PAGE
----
A request for accommodations tax money to rebrand the Atlantic Beach Bikefest into an event where organizers say all races could feel welcome came up empty in tax spending suggestions. But organizers are still working on plans to bring their idea of a “Memorial Day Weekend Unity Bikefest” to life.
The NMB (North Myrtle Beach) Drag Strip, Inc. requested $332,000 of Myrtle Beach’s accommodations tax money to help change the image of the Atlantic Beach Bikefest through a marketing campaign and a unity concert. The campaign would play out in advertisements and billboards welcoming the crowds that come for Bikefest with warnings that those who act up will be locked up.
But the Myrtle Beach Accommodations Tax Advisory Committee suggested city leaders give nothing to the cause.
Cathy Gore, who is organizing the unity concert to draw crowds to the Drag Strip that weekend, said that was because she wasn’t prepared to answer all of the questions asked of groups seeking A-tax funds.
“We didn’t have enough information,” Gore said, but she and her partners still wanted to throw their ideas out there. Myrtle Beach City Council is set to make its final decision on accommodations tax appropriations next month.
Organizers say the goal of the plan they propose is to shed the negative images of lewd behavior, criminal activity, traffic jams and lack of diversity that has haunted the Bikefest.
One way to stop the lewd and criminal behavior is to tell them to stop, don’t do it or you’ll go to jail. Cathy Gore, who is planning the Unity Bikefest with NMB Drag Strip president and her husband, James Gause, and The Carolina Knight Riders
Gore said they plan to use a marketing push with television and radio advertisements and billboards to discourage bad behavior like law enforcement agencies do to discourage impaired driving.
“One way to stop the lewd and criminal behavior is to tell them to stop, don’t do it or you’ll go to jail,” she said. Advertisements showing the bad behaviors are not what the city is all about could also help the local image, she added.
But limited funds will mean they have to limit advertisements this year to the local community.
“We’re going to do it on a very small scale,” she said.
Dreams are big, though, for a unity concert series.
Gore says they want to feature a national recording artist to “promote unity between the different bike cultures” and the series would be held at the Drag Strip off of S.C. 90 in Longs, diverting traffic from Highway 17.
Gore said they’ve looked at trying to sign big names to perform at the unity concert like Snoop Doggy Dog and Miley Cyrus or Kanye West and Taylor Swift.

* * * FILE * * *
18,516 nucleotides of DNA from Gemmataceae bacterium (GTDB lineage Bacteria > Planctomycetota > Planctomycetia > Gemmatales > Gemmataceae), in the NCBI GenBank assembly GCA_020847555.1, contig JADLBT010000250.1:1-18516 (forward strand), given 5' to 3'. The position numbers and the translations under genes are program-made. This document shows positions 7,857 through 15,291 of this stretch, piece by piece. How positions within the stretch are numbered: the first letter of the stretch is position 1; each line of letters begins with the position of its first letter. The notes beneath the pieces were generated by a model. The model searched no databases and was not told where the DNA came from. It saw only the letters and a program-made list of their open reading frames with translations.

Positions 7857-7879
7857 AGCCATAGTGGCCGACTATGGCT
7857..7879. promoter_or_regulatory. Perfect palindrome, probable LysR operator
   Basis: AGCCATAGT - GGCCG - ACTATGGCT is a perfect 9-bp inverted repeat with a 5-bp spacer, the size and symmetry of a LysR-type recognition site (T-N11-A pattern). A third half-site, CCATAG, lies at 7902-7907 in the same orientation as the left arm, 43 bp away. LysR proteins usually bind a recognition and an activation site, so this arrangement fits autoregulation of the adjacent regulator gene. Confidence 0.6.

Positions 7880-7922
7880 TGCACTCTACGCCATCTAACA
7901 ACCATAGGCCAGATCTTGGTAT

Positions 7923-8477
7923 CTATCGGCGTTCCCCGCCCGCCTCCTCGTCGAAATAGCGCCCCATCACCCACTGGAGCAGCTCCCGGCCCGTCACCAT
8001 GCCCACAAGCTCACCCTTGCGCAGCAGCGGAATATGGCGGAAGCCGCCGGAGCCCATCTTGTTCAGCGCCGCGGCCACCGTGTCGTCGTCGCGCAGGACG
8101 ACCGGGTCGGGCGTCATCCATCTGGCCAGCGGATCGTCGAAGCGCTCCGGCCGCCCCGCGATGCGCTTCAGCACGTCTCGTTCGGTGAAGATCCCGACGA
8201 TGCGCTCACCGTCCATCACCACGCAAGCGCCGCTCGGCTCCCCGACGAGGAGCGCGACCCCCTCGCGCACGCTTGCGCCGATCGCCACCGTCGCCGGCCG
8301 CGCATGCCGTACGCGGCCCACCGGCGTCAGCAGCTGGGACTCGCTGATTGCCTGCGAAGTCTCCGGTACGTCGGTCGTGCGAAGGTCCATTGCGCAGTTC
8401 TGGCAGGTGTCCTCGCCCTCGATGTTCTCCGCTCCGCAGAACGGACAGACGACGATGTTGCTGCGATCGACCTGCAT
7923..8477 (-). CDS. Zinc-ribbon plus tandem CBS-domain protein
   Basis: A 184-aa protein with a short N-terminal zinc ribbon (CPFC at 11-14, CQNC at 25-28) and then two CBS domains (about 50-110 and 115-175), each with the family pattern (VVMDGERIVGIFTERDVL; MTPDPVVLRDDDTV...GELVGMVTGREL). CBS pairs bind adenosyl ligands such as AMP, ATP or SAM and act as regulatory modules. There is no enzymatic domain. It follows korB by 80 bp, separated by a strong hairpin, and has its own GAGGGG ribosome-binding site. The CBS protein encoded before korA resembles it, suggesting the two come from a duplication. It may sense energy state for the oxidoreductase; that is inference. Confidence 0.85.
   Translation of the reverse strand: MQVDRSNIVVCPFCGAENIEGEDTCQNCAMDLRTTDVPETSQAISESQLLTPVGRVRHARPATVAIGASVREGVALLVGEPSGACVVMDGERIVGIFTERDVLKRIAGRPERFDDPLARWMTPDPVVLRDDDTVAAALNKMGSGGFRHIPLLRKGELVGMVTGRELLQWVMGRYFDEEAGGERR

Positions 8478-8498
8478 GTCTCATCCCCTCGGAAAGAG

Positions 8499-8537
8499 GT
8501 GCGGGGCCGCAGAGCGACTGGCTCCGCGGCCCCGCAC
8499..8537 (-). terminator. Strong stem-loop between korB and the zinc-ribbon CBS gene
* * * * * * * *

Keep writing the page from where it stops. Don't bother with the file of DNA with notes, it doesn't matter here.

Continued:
“How cool would it be for them to come together?” Gore asked of a West-Swift combo. Each artist, however, was demanding nearly a million dollars per booking.
“We haven’t really got the funds for it,” she said. But organizers still plan to hold a show this year, she added, featuring independent artists of different cultural and ethnic backgrounds that Gore has connections with through her work in marketing.
The whole idea this year is to market it’s not a black thing, it’s a bike thing. Cathy Gore, who is planning the Unity Bikefest with NMB Drag Strip president and her husband, James Gause, and The Carolina Knight Riders
NMB Drag Strip, Inc. teamed up with The Carolina Knight Riders to plan the “Memorial Day Weekend Unity Bikefest” with the tagline “It’s not a Black Thing, It’s a Bike Thing.” The original Bikefest began with the Carolina Knight Riders, Gore said.
“The NMB Drag Strip and The Carolina Knight Riders are attempting to promote what they originally started, which is a biker’s good time in a safe environment where all cultures are welcomed,” James Gause, president and CEO of NMB Drag Strip, Inc. and Gore’s husband, wrote in an application to the city’s Accommodations Tax Advisory Committee. “We believe The Unity Bikefest, with an effective marketing plan, including a national recording artist, will continue to boost Myrtle Beach’s economy by attracting more tourists to the area and promoting unity and harmony among the races.”
The Carolina Knight Riders were “always concerned the Atlantic Beach Bikefest lured a certain demographic. That was the perception... The whole idea this year is to market it’s not a black thing, it’s a bike thing,” said Gore, who came up with the slogan.
Sam Cox, president of the Carolina Knight Riders, said they thought the event would be “great for the bikers to have something to do for the daytime.” But he declined to talk about the event’s details, noting specifics were still being hammered out.
“We’re hoping to make this big,” Gore said.
Reach Weaver at 843-444-1722 or follow her on Twitter @TSNEmily.